Monday, October 13, 2008
The Nobel Prize, and Mauritius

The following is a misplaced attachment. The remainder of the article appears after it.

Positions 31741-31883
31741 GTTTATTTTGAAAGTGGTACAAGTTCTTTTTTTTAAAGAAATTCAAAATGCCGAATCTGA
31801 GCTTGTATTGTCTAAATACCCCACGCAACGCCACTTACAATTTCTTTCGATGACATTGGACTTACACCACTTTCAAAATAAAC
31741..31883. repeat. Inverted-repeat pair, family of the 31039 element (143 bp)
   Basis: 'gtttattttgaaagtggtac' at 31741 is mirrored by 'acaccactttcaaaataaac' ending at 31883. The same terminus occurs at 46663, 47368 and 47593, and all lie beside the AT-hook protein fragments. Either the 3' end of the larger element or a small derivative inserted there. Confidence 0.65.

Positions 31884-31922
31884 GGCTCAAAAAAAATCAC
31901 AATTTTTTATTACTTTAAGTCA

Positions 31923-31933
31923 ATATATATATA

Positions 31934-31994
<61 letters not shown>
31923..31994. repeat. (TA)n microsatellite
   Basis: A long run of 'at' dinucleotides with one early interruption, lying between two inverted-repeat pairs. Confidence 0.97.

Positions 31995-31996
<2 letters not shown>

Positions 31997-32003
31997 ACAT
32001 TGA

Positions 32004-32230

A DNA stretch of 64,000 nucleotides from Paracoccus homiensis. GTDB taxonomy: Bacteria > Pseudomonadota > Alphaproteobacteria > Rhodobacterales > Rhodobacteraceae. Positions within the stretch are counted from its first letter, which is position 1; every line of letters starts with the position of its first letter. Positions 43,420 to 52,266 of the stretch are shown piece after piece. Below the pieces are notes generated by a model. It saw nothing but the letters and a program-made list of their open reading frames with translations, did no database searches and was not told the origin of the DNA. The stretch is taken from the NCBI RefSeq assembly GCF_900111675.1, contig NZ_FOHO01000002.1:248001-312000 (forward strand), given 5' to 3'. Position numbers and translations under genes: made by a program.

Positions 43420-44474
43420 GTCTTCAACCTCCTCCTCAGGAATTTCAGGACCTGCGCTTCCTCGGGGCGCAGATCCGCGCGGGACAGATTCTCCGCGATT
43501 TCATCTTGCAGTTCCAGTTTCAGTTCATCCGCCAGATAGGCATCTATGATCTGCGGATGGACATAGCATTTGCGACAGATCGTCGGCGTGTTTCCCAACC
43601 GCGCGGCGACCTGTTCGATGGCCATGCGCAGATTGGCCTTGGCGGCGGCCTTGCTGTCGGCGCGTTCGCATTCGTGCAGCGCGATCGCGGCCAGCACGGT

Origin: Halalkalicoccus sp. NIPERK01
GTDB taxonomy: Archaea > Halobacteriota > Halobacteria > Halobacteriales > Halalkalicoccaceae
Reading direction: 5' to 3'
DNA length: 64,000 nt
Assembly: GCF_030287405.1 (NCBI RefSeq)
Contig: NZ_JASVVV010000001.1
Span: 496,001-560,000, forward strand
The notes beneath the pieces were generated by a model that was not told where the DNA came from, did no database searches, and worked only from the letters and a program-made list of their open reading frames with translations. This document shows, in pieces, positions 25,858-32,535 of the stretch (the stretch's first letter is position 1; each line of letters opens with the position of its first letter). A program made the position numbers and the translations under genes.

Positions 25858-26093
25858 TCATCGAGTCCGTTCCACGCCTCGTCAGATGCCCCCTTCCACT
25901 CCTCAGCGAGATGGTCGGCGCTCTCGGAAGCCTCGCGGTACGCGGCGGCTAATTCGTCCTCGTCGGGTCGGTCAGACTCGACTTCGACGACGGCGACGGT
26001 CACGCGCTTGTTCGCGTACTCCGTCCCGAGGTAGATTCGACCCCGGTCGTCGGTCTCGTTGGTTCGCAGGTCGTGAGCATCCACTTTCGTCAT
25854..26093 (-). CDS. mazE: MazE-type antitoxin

It's great news that the Nobel Prize for Literature should have gone to a Mauritian - Jean-Marie Gustave Le Clézio. At the moment, all the coverage is reading him as a French writer - but in his interviews he is always very clear that he is every bit as Mauritian as he is French, and that he is very sympathetic to the disappearing lifestyles of the island culture. This is very heartening for me - I have strong family links to Mauritius, and our productions of Toufann, Mappa Mundi and Twelfth Night were all in some way related to that extraordinary, vital and diverse culture. It's also great that Le Clézio is talking so clearly about ecological agendas in writing, about the value of other ways of living and seeing, about what we can learn from First Nations (as well as Mauritius and France, he also lives in New Mexico!). Whether this will mean a sudden surge of interest in Mauritian literature (or even theatre) I somehow doubt - but at least it's a sign of a growing sense that the apparently marginal in terms of the global economy may be central in terms of cultural regeneration.